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  • Katherine Bullock

Helping Business Families successfully manage change - The Family Charter: Where to start?



Defining family Families actually tend to know the answer to who is a family member even if they don’t articulate it – whether it includes blood descendants, spouses, partners, adopted and step-children … For me, the key is to note how this group changes when roles in the business or involvement in wealth management are discussed. Where are the lines drawn and how can they be effectively and gracefully enforced?


"Good governance at the family level regulates family interaction and manages expectations…"

Families within families emerge as generations expand. Expansion is rarely even and anticipating this can reduce concerns over dilution or concentration of control and ownership. In addition, as families become more diverse and more geographically spread, they may know and understand each other less. It requires more focus to understand the requirements of distant cousins who are met perhaps irregularly at Christmas. In some cases, it may be better to define family by branch or make use of a family trust or two.


Good governance at the family level regulates family interaction and manages expectations. It includes family who may or may not be – or ever be - owners or managers in the business. Yet even where family members have neither ownership nor control their influence and interest can be an asset or a liability depending on how they are engaged.


For example, divorce is a risk that can be managed – whether through pre and post nuptial agreements or arrangements to negotiate and arrange the buy-back of shares. But it can also be helpful to map the generic approach that will be taken in the event of a divorce and to share the resulting sections of the charter in advance.


Defining roles Must all shareholders work in the business? Must all Board Members be family? Clarity of roles and their remit can help to eliminate potential candidates without friction. This is especially so where titles have been used to ease succession. Exactly what authority, responsibility and reward do they carry?


Conventional and rigid governance structures may hamper the more pragmatic, trust based stewardship that better suits some business families. A similar pragmatic approach to the charter may also work. I have worked with more than one family who preferred their charter as a series of guidelines to which exceptions might be made. On the whole, they shaped those guidelines to prohibit rather than allow. After all, it is hard to say “no” to family and a charter that supports the difficult decision – even takes the blame – may be a helpful tool. Saying “yes” on the other hand is easier and in those cases the exception could be made.


It is important not to create the impression that a total free hand is possible. There are legal rights and responsibilities that need to be considered and complied with – directors, shareholders, employees, trustees are all roles with duties and obligations that are prescribed, regulated, and enforced by law. Similarly, tax implications cannot be overlooked such as the impact of a binding contract for sale on the availability of business property relief.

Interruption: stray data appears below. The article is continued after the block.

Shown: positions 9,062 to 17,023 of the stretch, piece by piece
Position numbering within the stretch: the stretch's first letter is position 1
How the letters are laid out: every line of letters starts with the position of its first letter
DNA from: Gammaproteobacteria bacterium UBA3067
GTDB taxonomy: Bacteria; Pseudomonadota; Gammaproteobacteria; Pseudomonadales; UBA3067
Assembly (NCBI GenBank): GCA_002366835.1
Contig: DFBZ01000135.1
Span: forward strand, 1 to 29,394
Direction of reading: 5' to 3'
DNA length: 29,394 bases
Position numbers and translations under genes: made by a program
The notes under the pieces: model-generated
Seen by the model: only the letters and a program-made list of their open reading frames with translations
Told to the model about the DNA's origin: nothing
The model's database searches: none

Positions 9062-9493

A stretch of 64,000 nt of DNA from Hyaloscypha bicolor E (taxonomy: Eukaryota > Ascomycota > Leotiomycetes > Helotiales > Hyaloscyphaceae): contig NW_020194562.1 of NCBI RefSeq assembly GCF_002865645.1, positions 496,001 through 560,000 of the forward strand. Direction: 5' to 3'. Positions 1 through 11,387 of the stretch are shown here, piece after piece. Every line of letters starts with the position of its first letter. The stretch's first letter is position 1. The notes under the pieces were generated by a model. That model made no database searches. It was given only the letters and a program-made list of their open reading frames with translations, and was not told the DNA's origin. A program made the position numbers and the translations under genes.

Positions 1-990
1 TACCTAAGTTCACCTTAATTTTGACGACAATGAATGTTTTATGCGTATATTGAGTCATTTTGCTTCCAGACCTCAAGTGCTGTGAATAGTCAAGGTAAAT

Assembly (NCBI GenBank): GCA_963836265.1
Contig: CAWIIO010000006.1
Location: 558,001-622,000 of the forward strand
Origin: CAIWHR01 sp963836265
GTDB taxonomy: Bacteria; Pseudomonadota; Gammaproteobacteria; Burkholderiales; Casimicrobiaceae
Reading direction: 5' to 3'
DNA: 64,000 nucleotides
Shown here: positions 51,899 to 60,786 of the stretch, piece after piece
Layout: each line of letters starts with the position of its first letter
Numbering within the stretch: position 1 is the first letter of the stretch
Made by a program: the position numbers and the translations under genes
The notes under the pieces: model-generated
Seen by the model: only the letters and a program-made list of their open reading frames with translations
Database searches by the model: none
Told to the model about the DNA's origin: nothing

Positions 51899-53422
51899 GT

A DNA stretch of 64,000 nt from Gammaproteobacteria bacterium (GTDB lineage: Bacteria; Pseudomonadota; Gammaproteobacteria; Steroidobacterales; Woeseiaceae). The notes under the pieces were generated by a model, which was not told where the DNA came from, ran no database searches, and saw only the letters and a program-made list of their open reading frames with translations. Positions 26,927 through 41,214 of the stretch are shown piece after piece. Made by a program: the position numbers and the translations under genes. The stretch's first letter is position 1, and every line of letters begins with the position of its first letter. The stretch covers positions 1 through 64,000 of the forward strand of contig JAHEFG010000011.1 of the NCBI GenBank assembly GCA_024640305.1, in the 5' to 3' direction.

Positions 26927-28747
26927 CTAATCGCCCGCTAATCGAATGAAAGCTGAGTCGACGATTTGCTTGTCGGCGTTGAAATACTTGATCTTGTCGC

Balancing how family extracts wealth from the business requires care in order to avoid tension. A consensus on the timeframe as well as return for investment is important. Some family businesses find that a mechanism that permits family members to extract capital (eg by disposing of their shares) can ease this tension and in the end is seldom used.


Governance here deals with business ownership, its transition through generations and its concentration or dilution. Separating ownership from the benefits of ownership is where the family trust (or perhaps the Family Investment Company) may come in.


Clauses to consider here might limit interaction with the business to clearly convey the expectation of non-interference or special treatment. They may also ensure that specific kinds of business decisions are submitted to the family to be considered before being taken by the Board.


Information flow Information is the life force of both of the above. A Goldilocks’ measure – it needs to be just right. How much information is shared and with whom? There are many sensible forums and functions to deploy (hint: you really don’t need them all) – the family assembly, the family council, the board of directors, the shareholders assembly. But the key is to ensure that there is sufficient engagement, communication, and information to maintain trust.


For me, it is important to pay attention to the day-to-day as well as the show pieces. Does information arrive at the same time and in good time? Are minutes kept and circulated? In essence is there transparency, professionalism, and efficiency? An agreed chain of command is critical if business is not to be disrupted and subverted, but you won’t need to enforce it if information isn’t withheld or delivered by back channels first. Clauses here might encourage family members to ask about business matters through agreed channels to prevent every social call or gathering becoming an unofficial board meeting or informal shareholders call.


The ice is broken. Come back next week for some insight into how a family charter can help with the day to day operation of the business family.

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